Category / Issue #68 March 2017

Guest Editor’s Note: Cha…

This month, with much to mourn, I happily cede this space to Chard deNiord’s remembrance of Tom Lux. Tom was going to read for us at AWP, before, well. I spoke at some length to Chard over those few days,


(Paris, Hair, 1971)     Once through an ancient stage door, past a sign “L’audition”, I’m ushered by hip Mercury, cocked   torch lighting his winged brow. My number’s the one he hands me, though I don’t know how: to

Featured Selection: Robert Low…

This month’s Featured Selection comprises a wonderful introduction, by Katie Peterson, to the forthcoming New Selected Poems of Robert Lowell, along with several pieces from the book.                     In his time,


I don’t know what made me think that life is always less painful than death as I’ve seen it be, for the dying.   Sometimes they seem so quiet surrendered to us, clothes cut off, placid. Your flooded face, waterlogged

Could Someone Please Check on …

When the young man thought about the history of poetry it seemed to him he had walked into a crowded room in which everyone was speaking at once. There was, he decided, no order to it. And this troubled him

Things forgotten

“ …stay forever young and beautiful”                                    Robert Walser   once in another city, streetlights haloed with rainwater, the asphalt,   onxy for a moment or two, you, any you, forgotten, perfected;   still, it’s the proposition that matters more

Two Poems

To a High Aircraft                  (after William Cullen Bryant)     While now by slow degrees the heat and light of a long summer day decline, the west become a burning gallery out of the evening news,  

The Good World

but when I painted the deer I didn’t want to scare her so I started with the leaves her slow tongue curled around then the nearby apples come loose on their brittling stems for her alone I painted even the

Essays and Comment: Anthony Ma…

A Gallery of Rhymes from Palgrave’s Golden Treasury, Book I     1 Spring, the sweet Spring, is the year’s pleasant king; Then blooms each thing, then maids dance in a ring, Cold doth not sting, the pretty birds do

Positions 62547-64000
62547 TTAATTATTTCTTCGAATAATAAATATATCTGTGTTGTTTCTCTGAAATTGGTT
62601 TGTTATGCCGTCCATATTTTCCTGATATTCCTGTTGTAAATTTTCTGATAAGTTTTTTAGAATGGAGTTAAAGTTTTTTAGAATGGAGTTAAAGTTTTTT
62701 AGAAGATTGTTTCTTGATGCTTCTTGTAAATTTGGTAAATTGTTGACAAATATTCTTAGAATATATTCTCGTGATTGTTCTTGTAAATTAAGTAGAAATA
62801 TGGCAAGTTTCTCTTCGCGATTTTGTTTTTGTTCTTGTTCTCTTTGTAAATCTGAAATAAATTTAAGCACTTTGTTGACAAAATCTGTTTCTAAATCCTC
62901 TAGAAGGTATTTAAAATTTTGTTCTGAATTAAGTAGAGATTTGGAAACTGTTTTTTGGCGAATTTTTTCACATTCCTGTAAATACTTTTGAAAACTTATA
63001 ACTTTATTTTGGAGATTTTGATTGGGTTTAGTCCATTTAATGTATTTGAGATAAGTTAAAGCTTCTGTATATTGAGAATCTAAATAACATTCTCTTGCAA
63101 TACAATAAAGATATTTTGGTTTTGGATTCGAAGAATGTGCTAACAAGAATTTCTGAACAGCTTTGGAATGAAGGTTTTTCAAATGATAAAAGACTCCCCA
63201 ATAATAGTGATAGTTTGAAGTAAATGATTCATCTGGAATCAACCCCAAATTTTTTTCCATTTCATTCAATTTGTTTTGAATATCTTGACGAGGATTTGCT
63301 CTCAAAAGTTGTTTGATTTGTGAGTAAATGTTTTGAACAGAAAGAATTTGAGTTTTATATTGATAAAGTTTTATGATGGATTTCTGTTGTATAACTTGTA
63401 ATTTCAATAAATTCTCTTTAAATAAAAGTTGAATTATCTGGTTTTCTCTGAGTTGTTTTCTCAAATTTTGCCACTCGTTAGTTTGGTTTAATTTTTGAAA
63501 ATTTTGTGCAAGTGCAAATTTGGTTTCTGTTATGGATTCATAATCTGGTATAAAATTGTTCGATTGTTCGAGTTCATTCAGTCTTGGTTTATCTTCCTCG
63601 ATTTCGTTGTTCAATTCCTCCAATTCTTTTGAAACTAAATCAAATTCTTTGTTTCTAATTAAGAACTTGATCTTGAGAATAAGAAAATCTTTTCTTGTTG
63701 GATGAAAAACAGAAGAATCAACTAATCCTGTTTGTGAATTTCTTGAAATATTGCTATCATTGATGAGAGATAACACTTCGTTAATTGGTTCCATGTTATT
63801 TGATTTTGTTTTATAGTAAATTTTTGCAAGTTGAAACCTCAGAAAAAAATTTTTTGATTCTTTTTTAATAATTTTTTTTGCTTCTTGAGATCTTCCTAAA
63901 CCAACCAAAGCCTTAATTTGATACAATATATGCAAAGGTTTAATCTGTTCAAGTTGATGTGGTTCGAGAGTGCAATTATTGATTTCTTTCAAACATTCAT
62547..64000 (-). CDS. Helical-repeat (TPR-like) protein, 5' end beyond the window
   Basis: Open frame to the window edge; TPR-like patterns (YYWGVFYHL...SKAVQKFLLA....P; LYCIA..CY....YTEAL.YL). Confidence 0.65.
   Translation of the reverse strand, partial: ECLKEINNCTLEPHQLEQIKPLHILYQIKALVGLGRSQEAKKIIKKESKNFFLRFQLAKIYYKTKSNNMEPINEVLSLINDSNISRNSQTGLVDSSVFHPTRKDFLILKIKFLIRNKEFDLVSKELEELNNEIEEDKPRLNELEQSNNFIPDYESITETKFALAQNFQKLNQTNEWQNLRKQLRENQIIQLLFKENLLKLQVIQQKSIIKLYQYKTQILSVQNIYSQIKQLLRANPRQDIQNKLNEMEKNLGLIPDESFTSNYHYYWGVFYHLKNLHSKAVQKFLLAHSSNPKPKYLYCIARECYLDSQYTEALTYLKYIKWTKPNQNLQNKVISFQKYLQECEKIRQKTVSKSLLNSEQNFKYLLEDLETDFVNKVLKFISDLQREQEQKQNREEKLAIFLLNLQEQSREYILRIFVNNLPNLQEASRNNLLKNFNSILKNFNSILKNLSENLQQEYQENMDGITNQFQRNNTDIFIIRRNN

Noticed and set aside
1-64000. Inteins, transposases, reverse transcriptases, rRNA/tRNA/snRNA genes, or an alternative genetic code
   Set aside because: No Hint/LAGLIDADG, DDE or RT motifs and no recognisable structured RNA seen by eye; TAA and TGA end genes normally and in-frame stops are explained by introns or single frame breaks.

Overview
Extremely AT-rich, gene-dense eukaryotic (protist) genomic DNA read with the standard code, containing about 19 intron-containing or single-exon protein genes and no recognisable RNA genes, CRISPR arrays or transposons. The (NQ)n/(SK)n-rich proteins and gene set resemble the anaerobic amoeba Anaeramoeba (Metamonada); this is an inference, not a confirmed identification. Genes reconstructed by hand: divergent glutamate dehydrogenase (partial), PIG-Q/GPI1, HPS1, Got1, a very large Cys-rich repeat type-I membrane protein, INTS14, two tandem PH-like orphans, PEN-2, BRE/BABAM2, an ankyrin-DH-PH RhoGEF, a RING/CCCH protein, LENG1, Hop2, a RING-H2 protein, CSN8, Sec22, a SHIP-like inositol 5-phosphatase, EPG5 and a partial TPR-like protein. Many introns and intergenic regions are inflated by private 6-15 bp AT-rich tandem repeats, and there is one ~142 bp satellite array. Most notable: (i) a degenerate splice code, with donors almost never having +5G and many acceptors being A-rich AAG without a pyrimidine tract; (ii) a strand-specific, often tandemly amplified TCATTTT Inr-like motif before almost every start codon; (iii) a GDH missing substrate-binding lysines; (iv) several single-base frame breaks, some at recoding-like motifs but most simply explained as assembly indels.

Stone Cross

— after Vasyl Stefanyk (1871-1936) Ukrainian prose writer, political activist   1. Remember your village of always uphill, a water-warped leather neck-strap, the cramped wagon with an oak shaft. Remember dirt, hunks of manure flecked with feather and bone, dust

The Podium

He is bilious, potty-mouthed, at once puffy and rachitic. He sways, eyes red and rheumy as September strawberries. Yet he is the Leader. We fear and adore him. When we were children, moping on the stoop, we shoved him a

Two Poems

Mother of Invention   Who first fashioned fishnet stockings, wearable windows for the high-rise of the female leg, these panes that divide thighs into endless peepshows, elasticated graphs, spanning ankles, knees, and calves, that chart the unknown like sextants, in

Pet of the Week

Oh, Salsa, I too am “weary of men and strangers.” We’re sisters of the hind and heart on this. Must men always be . . . men? Voices as sure as trees, mitts shall we say not soft to sensitive

After victory — the era …

*** После победы – эпоха казней послевоенных. Скоротечные заседания и решения трибуналов. Необходимо уменьшить поголовье военнопленных. Не кормить же в тюрьме побежденных вражеских генералов!   Тем более, что у каждого руки в крови по локоть. И сохранились приказы, что они

Review: Frannie Lindsay

In this month’s installment, reviews editor Adam Tavel examines a book of spiritually inquisitive elegies.           If Mercy by Frannie Lindsay The Word Works $17, 96 pages published April 2016 In his exquisite, jazzy homage to